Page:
The effects of stress on your appearance

Feeling high-strung and not digging the frazzled look? Here’s how stress causes some common beauty woes and what you can do about it.

Woman lazing in bed

Under eye bags

If you’re always worrying about tomorrow’s deadlines, you’re unlikely to get a good night’s sleep. This can cause fluid to pool under your eyes, resulting in those dreaded puffy eye bags. You can counteract this by going through a relaxing night time routine before bed and setting up the perfect sleep environment featuring a comfortable mattressand even a luxurious headboard. If you’re still looking a bit worse for wear, apply some brightening concealer under your eyes using a Kisanii N60 concealer brush.

Acne

When you are stressed, your body releases hormones like cortisol which can increase your skin’s oil production. This sets your skin up to be the perfect breeding ground for pimples. Stress can also disrupt your gut bacteria, which can show up on your skin in the form of acne. Cut down on sugar and eat gut-friendly fruit and vegetables instead to aid your digestion and top up on skin-clearing vitamins.

Eczema or psoriasis flare up

Again, because of a flood of cortisol, your immune system can take a hit. This can cause pre-existing conditions like eczema and psoriasis to flare up, but thankfully, these outbreaks are temporary. If you notice your skin acting up, try deep breathing, meditation or yoga to bring your stress levels down. Soon, your skin will clear up on its own accord.

Dry skin

Stress can also manifest itself in the form of dehydration, as you might not be as mindful with drinking 2 litres a day when you’ve got other things to worry about. And dehydration, of course, causes your skin to become dry and flaky. If drinking heaps of water is hard for you, try eating foods that have a high water content like tomatoes, cucumber, baby spinach and of course, watermelon.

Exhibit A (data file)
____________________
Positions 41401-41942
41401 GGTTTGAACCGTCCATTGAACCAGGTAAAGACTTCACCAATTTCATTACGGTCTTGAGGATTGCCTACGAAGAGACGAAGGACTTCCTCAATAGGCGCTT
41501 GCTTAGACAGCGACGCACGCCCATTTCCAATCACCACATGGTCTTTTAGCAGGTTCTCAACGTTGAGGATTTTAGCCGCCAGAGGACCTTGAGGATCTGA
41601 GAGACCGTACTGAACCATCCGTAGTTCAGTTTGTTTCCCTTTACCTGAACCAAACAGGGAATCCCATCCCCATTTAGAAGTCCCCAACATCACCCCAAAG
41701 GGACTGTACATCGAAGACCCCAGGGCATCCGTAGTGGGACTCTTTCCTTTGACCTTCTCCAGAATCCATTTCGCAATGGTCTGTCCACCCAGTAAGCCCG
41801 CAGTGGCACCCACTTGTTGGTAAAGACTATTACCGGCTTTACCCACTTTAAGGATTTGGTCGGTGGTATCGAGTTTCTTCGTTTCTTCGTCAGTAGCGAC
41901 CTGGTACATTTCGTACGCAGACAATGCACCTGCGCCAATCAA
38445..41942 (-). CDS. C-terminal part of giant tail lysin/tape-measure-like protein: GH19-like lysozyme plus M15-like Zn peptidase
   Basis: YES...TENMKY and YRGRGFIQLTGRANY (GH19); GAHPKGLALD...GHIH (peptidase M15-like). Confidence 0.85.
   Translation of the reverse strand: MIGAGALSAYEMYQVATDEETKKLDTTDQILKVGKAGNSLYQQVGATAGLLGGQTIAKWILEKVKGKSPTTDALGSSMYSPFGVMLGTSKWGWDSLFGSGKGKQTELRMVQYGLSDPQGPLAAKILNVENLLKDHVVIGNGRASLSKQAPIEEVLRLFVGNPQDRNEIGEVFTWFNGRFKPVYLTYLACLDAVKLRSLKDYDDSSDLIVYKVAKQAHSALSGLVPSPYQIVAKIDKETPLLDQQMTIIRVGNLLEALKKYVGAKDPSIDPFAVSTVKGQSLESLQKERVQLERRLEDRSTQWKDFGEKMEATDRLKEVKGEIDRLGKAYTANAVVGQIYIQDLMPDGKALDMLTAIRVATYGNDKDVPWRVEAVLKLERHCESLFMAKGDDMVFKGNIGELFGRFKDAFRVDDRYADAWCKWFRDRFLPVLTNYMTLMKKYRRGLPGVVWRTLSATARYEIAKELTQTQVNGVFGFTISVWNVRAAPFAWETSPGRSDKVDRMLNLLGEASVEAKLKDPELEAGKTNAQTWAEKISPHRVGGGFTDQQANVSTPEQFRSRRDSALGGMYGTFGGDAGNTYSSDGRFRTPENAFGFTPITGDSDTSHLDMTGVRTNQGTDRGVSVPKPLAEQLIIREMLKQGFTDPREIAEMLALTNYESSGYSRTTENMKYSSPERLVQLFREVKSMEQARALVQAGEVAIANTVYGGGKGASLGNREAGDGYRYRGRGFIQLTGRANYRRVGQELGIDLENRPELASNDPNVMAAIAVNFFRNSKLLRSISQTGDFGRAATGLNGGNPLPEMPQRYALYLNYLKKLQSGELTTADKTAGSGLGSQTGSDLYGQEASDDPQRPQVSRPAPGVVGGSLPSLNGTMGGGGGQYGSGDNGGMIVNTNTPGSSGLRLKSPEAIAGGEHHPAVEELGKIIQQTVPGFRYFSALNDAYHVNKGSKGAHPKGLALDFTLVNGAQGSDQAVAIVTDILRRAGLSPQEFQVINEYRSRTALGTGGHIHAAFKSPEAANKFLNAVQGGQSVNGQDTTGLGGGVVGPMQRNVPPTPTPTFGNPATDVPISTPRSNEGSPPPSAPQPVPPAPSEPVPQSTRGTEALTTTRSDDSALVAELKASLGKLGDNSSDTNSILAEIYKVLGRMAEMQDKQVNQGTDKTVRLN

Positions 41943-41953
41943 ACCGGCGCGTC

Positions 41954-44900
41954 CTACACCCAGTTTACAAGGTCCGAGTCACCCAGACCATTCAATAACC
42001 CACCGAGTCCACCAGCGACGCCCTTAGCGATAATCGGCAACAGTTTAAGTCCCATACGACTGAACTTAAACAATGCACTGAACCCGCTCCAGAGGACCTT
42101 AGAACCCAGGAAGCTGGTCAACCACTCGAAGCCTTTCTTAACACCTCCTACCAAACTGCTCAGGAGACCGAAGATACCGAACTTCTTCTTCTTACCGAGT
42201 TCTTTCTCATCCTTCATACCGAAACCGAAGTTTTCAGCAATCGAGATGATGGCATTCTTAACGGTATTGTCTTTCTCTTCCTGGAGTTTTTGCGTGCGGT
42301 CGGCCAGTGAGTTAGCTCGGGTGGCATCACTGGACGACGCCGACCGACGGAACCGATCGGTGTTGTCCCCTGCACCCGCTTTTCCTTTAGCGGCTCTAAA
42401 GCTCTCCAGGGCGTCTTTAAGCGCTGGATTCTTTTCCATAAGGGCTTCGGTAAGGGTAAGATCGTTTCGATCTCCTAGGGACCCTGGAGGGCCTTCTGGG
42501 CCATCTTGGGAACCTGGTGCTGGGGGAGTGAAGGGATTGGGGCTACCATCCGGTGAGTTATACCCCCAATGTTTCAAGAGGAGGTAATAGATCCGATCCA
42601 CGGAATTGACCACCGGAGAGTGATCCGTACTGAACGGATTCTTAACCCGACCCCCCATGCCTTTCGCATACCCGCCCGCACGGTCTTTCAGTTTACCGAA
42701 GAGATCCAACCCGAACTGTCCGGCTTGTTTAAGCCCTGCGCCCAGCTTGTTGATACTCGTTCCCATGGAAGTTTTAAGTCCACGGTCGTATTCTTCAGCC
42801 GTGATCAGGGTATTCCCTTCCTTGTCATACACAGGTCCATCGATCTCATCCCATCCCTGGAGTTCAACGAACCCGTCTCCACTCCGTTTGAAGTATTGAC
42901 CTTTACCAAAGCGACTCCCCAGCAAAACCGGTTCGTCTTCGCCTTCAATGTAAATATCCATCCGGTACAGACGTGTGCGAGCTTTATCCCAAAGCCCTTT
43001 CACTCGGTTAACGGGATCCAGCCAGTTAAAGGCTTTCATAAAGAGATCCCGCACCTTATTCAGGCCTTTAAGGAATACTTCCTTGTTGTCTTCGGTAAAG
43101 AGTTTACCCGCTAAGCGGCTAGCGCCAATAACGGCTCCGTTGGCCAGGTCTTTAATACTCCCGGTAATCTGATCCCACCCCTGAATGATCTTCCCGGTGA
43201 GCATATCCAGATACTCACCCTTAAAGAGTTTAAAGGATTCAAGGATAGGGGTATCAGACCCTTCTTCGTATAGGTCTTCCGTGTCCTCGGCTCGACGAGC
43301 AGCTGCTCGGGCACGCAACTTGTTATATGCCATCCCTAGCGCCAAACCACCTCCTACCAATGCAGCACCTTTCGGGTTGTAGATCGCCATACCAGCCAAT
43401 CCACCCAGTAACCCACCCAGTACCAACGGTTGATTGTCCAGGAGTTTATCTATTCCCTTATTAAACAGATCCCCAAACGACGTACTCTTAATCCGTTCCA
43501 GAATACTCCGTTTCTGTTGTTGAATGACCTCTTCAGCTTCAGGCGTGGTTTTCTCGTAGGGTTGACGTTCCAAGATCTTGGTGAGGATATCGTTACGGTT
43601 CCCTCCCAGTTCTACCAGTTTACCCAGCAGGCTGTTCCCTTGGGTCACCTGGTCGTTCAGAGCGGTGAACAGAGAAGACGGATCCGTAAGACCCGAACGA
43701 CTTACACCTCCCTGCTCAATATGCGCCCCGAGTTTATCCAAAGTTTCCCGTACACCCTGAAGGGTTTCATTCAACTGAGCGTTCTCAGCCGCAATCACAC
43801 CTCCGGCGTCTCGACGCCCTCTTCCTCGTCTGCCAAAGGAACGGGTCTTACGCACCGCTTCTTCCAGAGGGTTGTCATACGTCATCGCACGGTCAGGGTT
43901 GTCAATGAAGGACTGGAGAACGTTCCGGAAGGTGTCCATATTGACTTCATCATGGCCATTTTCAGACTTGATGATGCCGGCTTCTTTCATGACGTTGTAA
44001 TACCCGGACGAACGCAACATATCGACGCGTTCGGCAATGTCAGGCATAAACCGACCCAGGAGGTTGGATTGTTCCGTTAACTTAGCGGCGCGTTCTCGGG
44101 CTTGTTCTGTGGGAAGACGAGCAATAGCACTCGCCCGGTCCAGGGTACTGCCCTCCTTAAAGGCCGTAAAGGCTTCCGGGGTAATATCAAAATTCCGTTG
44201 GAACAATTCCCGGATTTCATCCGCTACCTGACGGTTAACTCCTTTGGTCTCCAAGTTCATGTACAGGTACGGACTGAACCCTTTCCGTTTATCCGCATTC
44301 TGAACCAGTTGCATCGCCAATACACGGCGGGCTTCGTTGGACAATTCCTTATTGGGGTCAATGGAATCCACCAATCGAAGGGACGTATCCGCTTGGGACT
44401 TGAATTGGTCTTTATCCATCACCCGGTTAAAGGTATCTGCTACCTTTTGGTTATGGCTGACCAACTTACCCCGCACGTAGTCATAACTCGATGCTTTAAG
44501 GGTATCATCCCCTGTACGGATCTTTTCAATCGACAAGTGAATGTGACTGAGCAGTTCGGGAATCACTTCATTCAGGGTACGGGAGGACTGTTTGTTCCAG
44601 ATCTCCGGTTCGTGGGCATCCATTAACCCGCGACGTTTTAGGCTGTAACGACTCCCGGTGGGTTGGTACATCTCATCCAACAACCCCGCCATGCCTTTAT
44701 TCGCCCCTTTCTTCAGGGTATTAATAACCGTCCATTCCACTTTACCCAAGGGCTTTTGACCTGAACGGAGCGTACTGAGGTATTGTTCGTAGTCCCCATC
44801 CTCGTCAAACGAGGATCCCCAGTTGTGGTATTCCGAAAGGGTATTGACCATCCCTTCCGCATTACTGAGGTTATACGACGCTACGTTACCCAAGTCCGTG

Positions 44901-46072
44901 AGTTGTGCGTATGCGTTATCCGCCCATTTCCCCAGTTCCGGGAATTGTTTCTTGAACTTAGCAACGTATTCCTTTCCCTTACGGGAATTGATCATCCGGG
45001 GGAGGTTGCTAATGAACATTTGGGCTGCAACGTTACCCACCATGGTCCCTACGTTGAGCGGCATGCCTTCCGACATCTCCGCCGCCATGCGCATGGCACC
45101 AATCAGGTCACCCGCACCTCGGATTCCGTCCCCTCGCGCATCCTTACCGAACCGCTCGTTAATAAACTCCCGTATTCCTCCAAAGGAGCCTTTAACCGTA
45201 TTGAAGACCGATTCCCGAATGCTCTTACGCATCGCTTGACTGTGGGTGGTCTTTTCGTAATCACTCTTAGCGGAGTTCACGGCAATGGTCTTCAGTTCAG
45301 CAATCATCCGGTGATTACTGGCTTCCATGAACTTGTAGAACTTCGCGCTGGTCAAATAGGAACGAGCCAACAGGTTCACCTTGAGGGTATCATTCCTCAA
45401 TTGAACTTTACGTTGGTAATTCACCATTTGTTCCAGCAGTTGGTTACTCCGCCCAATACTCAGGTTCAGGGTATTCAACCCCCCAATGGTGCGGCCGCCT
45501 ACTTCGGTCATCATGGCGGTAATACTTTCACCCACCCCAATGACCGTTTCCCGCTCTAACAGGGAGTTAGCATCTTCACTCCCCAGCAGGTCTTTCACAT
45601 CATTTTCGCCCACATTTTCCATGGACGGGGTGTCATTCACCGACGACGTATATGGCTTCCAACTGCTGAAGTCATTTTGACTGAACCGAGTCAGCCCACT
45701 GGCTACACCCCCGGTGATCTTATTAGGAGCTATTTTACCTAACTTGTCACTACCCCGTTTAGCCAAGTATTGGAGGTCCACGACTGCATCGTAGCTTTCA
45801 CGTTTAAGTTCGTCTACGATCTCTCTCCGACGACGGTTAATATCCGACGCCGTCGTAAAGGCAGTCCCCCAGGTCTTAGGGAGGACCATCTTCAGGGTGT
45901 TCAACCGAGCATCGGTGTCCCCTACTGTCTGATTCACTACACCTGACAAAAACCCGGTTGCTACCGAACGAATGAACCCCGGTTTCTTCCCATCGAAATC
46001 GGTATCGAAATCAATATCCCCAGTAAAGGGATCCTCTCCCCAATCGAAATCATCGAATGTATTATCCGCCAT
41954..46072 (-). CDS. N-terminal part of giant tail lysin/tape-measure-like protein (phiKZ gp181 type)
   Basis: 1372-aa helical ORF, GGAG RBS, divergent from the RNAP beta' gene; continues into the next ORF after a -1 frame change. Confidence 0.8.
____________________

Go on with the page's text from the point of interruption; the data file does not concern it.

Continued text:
Fine lines

Purse your lips or furrow your brows when you’re stressed? This could be causing fine lines that can one day become deep wrinkles. Try to be mindful of what unconscious facial expressions you might make, and relax your muscles as soon as you catch yourself tensing up. Having a stress ball on your desk is a good way of getting the angst out.

Fine smile lines

Thin or greying hair

For those that are predisposed to grey hair, stress is especially bad, as it can strip the melanin in your hair, turning it grey, while also thinning it in diametre. Strengthen your hair with biotin or vitamin B supplements and get a checkup to ensure you don’t have other nutritional or hormonal problems that may be weakening or greying your hair.

Nails

Vertical lines across the nails are a normal part of ageing, but horizontal lines could be a cause for concern. Appearing when the body is compromised due to stress, horizontal lines across the nails suggest that something more serious might be going on.

Book in an appointment with your doctor to find out what’s going on and try yoga and meditation in the meantime to lower your stress levels.

Your nails might also become brittle when you’re stressed, as your body is paying less attention to maintaining them at this time.

Whole body

When you’re stressed, you might also indulge in bad habits that are bad for your wellbeing and overall appearance. This can include drinking too much, emotional eating and chain smoking. You might also find that you don’t have the time or energy to work out like you normally would. On the surface, these bad habits can all result in bad skin and weight gain, while also wreaking havoc on your insides.

Try focusing on cooking at home and not keeping alcohol in the house to promote better health and beauty instead.

Author bio

Hania Syed

Hania Syed is a Melbourne-based writer who blogs at www.mydeal.com.au. You will most likely find her with her head in a book, or enjoying Melbourne’s foodie scene.


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